Margaret Thatcher's crucial foreign policy achievement, at least according to much of the American media's coverage of the former British prime minister's death Monday at 87, was to cement a strong alliance with Ronald Reagan in the final decade of the Cold War. Not since Winston Churchill and FDR joined forces against fascism has Anglo-American unity ... the sentence practically writes itself. But a look back at Thatcher's other foreign policy glories and failures reveals a leader who ricocheted between the wise and the misguided. Her successes were real, but her failures were nearly as large. Thatcher may indeed have been a "conviction" politician, as she liked to put it, but her foreign policy was rarely consistent. She wasn't a craven flip-flopper, but rather someone whose convictions fluctuated, sometimes alarmingly.
Thatcher will be celebrated for her decision, in 1982, to go to war against Argentina after that country's ruling junta decided to invade the Falkland Islands (Argentina prefers the term Malvinas Islands). Britain's claim to sovereignty over the islands was certainly historically questionable, and the reaction in London to the attack was met with a good deal of jingoism and foolish nostalgia for the United Kingdom's imperial heyday. (When the Argentine cruiser General Belgrano was sunk under questionable circumstances by British forces, Rupert Murdoch's Sun led with its infamous "Gotcha" headline.) And Thatcher's rhetoric throughout made some of George W. Bush's post-9/11 speeches seem Shakespearean. As she said in a speech to her party, "But the spirit has stirred and the nation has begun to assert itself. Things are not going to be the same again."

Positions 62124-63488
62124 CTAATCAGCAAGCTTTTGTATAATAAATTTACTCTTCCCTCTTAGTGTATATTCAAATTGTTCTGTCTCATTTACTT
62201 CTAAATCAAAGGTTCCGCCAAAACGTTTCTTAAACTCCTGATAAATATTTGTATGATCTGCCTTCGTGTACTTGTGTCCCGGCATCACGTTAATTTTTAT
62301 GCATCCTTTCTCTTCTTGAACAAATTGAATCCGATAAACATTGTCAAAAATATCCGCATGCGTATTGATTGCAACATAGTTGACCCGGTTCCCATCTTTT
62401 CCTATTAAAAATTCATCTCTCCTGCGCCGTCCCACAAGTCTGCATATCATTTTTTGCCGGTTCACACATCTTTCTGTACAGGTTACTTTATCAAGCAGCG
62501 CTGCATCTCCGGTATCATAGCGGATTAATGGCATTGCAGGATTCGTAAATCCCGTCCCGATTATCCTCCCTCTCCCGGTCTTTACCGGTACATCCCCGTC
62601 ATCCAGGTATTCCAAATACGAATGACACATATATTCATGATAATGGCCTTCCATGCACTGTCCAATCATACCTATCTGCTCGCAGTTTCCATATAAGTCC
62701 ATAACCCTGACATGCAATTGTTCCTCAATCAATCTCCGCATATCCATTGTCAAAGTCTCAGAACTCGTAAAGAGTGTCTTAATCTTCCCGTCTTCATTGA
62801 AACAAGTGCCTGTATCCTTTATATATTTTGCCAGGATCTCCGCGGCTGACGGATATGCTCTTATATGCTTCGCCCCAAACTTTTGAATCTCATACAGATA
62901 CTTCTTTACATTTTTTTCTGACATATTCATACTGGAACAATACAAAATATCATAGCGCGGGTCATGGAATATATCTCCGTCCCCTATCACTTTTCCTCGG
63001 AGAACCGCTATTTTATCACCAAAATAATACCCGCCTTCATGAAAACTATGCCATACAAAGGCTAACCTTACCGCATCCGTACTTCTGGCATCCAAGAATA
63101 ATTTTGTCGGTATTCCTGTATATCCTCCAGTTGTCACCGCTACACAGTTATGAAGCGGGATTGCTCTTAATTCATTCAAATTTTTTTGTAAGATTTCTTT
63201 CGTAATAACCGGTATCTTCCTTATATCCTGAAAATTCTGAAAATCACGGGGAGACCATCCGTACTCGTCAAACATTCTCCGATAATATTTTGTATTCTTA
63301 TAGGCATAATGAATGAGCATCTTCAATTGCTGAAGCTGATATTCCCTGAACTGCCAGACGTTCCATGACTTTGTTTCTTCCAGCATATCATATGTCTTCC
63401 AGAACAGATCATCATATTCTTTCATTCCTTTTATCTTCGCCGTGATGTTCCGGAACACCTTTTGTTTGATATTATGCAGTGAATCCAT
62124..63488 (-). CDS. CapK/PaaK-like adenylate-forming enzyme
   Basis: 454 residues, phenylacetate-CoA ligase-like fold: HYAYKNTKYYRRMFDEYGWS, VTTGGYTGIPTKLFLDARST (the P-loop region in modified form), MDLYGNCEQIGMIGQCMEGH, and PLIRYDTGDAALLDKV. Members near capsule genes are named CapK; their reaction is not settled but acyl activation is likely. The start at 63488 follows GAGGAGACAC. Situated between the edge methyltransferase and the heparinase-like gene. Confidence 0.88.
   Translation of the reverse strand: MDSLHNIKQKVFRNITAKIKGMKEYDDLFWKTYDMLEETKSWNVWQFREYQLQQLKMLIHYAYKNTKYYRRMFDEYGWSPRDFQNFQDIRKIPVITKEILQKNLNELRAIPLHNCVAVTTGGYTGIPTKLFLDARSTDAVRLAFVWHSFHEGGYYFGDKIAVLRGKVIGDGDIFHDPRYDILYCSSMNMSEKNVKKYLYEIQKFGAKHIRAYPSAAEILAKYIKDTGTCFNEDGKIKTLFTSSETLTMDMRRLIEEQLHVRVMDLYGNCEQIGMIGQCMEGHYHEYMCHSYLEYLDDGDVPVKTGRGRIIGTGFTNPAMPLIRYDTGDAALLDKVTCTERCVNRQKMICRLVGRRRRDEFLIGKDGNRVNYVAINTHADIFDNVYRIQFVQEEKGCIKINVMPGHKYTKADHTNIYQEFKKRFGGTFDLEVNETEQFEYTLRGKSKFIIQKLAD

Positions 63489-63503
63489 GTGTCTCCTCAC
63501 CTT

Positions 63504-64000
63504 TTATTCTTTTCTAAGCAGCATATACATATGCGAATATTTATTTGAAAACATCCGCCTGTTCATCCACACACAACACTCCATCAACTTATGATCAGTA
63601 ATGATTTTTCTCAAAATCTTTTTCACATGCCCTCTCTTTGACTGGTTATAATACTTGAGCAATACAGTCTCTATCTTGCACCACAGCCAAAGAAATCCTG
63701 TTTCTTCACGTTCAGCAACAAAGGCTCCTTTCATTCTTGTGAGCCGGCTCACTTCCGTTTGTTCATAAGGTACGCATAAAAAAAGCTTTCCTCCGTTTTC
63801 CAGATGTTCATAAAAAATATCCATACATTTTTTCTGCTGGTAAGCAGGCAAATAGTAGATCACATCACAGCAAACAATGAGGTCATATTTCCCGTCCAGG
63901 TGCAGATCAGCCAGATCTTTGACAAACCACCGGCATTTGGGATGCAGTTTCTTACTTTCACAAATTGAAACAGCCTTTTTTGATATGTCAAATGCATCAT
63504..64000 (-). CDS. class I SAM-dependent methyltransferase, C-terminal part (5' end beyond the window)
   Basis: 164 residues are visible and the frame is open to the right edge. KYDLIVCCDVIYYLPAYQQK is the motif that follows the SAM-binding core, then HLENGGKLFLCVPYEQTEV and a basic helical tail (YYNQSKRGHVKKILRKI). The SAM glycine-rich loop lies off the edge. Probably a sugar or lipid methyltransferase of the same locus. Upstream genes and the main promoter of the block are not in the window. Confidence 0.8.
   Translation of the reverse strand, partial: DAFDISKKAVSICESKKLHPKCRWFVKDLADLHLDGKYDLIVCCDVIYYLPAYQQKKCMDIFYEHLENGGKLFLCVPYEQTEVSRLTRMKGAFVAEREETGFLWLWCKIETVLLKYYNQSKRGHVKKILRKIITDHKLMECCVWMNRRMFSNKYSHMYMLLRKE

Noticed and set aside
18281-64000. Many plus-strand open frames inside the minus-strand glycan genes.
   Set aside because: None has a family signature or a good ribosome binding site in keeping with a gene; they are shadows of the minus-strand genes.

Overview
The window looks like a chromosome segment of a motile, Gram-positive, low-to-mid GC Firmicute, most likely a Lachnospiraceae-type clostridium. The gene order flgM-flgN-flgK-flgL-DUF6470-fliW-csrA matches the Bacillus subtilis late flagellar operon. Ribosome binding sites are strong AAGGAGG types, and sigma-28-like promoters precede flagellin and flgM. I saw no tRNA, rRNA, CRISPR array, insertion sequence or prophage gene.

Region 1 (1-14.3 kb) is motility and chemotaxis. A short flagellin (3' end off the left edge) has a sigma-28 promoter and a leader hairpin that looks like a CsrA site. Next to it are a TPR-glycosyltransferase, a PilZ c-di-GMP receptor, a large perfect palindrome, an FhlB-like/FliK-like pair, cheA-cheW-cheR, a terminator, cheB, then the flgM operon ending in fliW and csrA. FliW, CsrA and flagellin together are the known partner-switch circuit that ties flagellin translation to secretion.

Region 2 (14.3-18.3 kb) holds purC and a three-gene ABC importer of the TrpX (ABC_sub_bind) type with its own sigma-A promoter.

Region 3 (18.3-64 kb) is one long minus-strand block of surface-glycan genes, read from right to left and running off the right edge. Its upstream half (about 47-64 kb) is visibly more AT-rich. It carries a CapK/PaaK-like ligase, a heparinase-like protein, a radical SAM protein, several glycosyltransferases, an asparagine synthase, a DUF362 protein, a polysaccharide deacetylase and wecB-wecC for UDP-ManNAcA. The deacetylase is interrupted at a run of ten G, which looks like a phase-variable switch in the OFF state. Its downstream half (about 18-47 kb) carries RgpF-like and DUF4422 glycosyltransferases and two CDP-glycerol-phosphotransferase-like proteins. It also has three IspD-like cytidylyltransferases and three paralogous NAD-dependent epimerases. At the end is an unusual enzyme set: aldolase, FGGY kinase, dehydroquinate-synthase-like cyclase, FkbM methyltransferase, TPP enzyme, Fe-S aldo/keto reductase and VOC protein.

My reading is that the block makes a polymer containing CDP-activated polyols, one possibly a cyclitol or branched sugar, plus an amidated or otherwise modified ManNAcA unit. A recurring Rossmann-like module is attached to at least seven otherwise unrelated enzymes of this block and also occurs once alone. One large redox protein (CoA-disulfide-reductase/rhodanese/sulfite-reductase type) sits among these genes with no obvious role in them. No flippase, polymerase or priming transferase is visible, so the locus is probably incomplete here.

And yet, the war was an unmistakable success. Argentina's junta—which made headlines recently over its relationship with the new Pope—was one of the worst in the world. The embarrassment and disgrace of the Falklands loss led to the junta's fall and the eventual turn toward democracy in Argentina. A philosopher could find no better case of the ends justifying the means.
In other areas, too, Thatcher's record was not clear-cut. She quite rightly and courageously embraced Mikhail Gorbachev early on, but then became much more skeptical of the Soviet leader. It was Reagan who ended up doing most of the work in reaching agreements with Gorbachev. Thatcher also began to greatly fear the power of a united Germany. This was a concern that many British prime ministers, raised on the history of two world wars and envious of German economic success, probably would have had. But she took it to nearly ridiculous lengths, practically encouraging Soviet troops to stay in the East, and exclaiming, "We defeated the Germans twice! And now they're back!"
In Africa, the contradictions were equally sharp. She opposed economic sanctions to South Africa, but managed to help bring independence to Zimbabwe—an accomplishment that her Labour predecessors (often pitifully weak in the face of what was then Rhodesia's white settlers) had found elusive. (The character of Robert Mugabe's regime may tar this accomplishment slightly, but at the time it was an impressive achievement.) In Northern Ireland, she both oversaw British government wrongdoing, and signed one of the more important agreements between London and the North.
None of these contradictions exactly disprove her claims about acting from the gut, but they do display how the passage of time tends to smooth over the complexities of different leaders. Here was a woman who could sing the glories of British democracy and still develop an actual friendship with Augusto Pinochet. She is best remembered as having a strong will, but more often than not she seemed guided by pragmatism and compromise. Her legacy is more one of irony than iron.
Follow Isaac Chotiner on Twitter @IChotiner.